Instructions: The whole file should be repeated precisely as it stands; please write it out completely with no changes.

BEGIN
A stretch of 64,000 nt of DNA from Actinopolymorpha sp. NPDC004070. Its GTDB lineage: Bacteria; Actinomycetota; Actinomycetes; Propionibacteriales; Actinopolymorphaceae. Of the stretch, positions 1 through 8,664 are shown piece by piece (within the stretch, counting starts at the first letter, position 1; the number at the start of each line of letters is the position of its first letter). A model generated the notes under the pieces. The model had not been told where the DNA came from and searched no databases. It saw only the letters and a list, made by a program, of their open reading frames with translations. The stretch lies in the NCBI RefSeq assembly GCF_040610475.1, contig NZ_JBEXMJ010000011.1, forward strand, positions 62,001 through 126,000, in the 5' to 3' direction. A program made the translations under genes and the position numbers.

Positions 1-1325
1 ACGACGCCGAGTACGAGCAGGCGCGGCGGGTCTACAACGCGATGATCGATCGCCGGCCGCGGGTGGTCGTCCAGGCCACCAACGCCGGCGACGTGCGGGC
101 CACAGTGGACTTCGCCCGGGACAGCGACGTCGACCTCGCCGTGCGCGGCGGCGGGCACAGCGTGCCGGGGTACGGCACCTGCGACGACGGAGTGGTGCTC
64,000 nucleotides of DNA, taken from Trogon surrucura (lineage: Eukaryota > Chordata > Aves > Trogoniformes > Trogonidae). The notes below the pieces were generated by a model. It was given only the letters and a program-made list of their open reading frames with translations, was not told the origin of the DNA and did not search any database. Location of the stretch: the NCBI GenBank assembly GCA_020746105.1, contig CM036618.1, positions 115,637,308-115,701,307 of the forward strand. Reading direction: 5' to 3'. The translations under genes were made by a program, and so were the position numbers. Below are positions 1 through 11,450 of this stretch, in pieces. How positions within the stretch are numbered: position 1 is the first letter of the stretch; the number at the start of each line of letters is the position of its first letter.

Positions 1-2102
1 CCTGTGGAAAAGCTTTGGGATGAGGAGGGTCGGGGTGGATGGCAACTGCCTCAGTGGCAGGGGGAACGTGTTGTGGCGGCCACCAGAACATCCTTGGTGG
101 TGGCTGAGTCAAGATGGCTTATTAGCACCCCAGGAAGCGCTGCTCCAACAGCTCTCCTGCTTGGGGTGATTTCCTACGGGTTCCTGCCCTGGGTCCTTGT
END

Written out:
A stretch of 64,000 nt of DNA from Actinopolymorpha sp. NPDC004070. Its GTDB lineage: Bacteria; Actinomycetota; Actinomycetes; Propionibacteriales; Actinopolymorphaceae. Of the stretch, positions 1 through 8,664 are shown piece by piece (within the stretch, counting starts at the first letter, position 1; the number at the start of each line of letters is the position of its first letter). A model generated the notes under the pieces. The model had not been told where the DNA came from and searched no databases. It saw only the letters and a list, made by a program, of their open reading frames with translations. The stretch lies in the NCBI RefSeq assembly GCF_040610475.1, contig NZ_JBEXMJ010000011.1, forward strand, positions 62,001 through 126,000, in the 5' to 3' direction. A program made the translations under genes and the position numbers.

Positions 1-1325
1 ACGACGCCGAGTACGAGCAGGCGCGGCGGGTCTACAACGCGATGATCGATCGCCGGCCGCGGGTGGTCGTCCAGGCCACCAACGCCGGCGACGTGCGGGC
101 CACAGTGGACTTCGCCCGGGACAGCGACGTCGACCTCGCCGTGCGCGGCGGCGGGCACAGCGTGCCGGGGTACGGCACCTGCGACGACGGAGTGGTGCTC
64,000 nucleotides of DNA, taken from Trogon surrucura (lineage: Eukaryota > Chordata > Aves > Trogoniformes > Trogonidae). The notes below the pieces were generated by a model. It was given only the letters and a program-made list of their open reading frames with translations, was not told the origin of the DNA and did not search any database. Location of the stretch: the NCBI GenBank assembly GCA_020746105.1, contig CM036618.1, positions 115,637,308-115,701,307 of the forward strand. Reading direction: 5' to 3'. The translations under genes were made by a program, and so were the position numbers. Below are positions 1 through 11,450 of this stretch, in pieces. How positions within the stretch are numbered: position 1 is the first letter of the stretch; the number at the start of each line of letters is the position of its first letter.

Positions 1-2102
1 CCTGTGGAAAAGCTTTGGGATGAGGAGGGTCGGGGTGGATGGCAACTGCCTCAGTGGCAGGGGGAACGTGTTGTGGCGGCCACCAGAACATCCTTGGTGG
101 TGGCTGAGTCAAGATGGCTTATTAGCACCCCAGGAAGCGCTGCTCCAACAGCTCTCCTGCTTGGGGTGATTTCCTACGGGTTCCTGCCCTGGGTCCTTGT